So are we making Jiaying and Gordon allies this time. Gonna be awkward when Gordon meets Mack and Fitz at the very least. This was way before Lincoln and probably Alisha were at Afterlife though.

                  7x09 Promo:
                  Last edited by DanSlayer; 16-07-20, 05:13 AM.


                  • Caught up with last weeks episode over the weekend and watched tonight's ofcourse.

                    Really enjoyed both but I liked tonight which was very Yo Yo centric.Also great bringing back Jiaying.


                    Post Mortems

                    Agents of S.H.I.E.L.D. Star Reacts to That Heartbreaking Reveal — Plus, What New Weapon Did Malick Acquire?

                    By Matt Webb Mitovich / July 15 2020,

                    This week on Marvel’s Agents of S.H.I.E.L.D., Yo-Yo aimed to get her Inhuman mojo back, and to that end was accompanied by May on a trip to Afterlife circa 1983. Alas, they were not alone in their interest in the Inhuman homebase….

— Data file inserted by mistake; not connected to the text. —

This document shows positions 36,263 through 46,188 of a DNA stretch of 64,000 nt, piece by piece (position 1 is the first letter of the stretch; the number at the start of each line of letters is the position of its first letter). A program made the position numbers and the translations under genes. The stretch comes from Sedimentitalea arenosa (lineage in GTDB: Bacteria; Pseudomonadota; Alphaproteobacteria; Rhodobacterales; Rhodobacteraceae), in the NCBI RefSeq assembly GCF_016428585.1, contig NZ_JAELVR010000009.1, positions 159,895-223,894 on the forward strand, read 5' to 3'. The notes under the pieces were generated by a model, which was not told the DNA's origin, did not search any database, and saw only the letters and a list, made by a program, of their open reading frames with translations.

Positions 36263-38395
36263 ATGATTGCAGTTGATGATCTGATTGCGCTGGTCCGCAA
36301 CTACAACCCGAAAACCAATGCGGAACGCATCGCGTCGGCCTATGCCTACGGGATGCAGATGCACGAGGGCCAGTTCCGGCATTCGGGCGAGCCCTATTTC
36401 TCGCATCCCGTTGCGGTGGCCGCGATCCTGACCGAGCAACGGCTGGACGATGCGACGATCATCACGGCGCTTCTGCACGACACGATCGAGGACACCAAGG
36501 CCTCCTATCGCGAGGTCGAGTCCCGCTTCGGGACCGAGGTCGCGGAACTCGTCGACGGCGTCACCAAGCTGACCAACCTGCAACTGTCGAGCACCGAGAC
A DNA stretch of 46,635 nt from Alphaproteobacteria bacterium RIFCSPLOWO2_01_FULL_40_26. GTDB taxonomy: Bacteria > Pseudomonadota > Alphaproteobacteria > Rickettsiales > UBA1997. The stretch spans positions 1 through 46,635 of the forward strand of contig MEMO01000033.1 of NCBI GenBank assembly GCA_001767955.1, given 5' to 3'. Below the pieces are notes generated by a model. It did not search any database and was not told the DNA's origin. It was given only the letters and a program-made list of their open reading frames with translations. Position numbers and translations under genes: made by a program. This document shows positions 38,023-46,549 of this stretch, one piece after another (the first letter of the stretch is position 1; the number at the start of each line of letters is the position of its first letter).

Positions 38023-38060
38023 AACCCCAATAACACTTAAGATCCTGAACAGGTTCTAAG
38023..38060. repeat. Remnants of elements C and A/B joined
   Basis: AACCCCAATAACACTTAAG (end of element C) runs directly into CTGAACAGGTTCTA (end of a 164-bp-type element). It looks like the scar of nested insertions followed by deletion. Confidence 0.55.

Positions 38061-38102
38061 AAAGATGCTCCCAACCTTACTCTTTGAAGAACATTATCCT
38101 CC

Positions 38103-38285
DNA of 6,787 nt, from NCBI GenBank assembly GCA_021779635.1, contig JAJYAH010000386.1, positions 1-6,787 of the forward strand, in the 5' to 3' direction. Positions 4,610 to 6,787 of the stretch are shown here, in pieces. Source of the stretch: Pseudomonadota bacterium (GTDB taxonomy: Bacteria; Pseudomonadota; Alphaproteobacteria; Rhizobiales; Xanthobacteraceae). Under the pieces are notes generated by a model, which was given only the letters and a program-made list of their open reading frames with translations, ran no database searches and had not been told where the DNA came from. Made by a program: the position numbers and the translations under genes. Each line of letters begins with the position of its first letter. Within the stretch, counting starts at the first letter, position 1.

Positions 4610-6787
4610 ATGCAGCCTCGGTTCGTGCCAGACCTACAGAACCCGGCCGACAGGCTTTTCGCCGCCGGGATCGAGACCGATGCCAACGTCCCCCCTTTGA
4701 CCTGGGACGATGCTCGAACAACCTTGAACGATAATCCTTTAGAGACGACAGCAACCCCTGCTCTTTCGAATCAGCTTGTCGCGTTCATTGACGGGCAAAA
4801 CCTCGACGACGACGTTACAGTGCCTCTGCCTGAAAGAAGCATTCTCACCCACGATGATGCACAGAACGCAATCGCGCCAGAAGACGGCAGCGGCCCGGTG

With the Zephyr’s pit stops in time getting shorter and shorter — akin to the pattern of a rock skipping across water — the ship runs the risk of soon doing a “jump within a jump,” which does not sound good. But a rapidly pulsating protective shield surrounds the jump drive, preventing anyone from disconnecting the regulator. Unless said person was superfast.

                    Yo-Yo and May make a beeline in the Quinjet for Afterlife, where they don’t get the friendliest reception from Jiaying’s associate, Li, who with blind teleporter Gordon is chasing a young woman named Cora through the woods. Delivered to Jiaying, Yo-Yo proves using a diviner that she is an inhuman, but lost her powers — presumably due to Shrike poisoning. Jiaying is curious to know how a power might be removed, so she agrees to run Yo-Yo through some therapies, including a proposed “mind meld” of sorts with newly empathic May. But when that touchy-feely tactic falls short, the ladies decide to slug it out, via sparring, an exercise that sparks for Yo-Yo memories of Tess’ death, Ruby’s, and others. The final flash May senses, though, is of a young Elena, cowering in a closet with a little boy.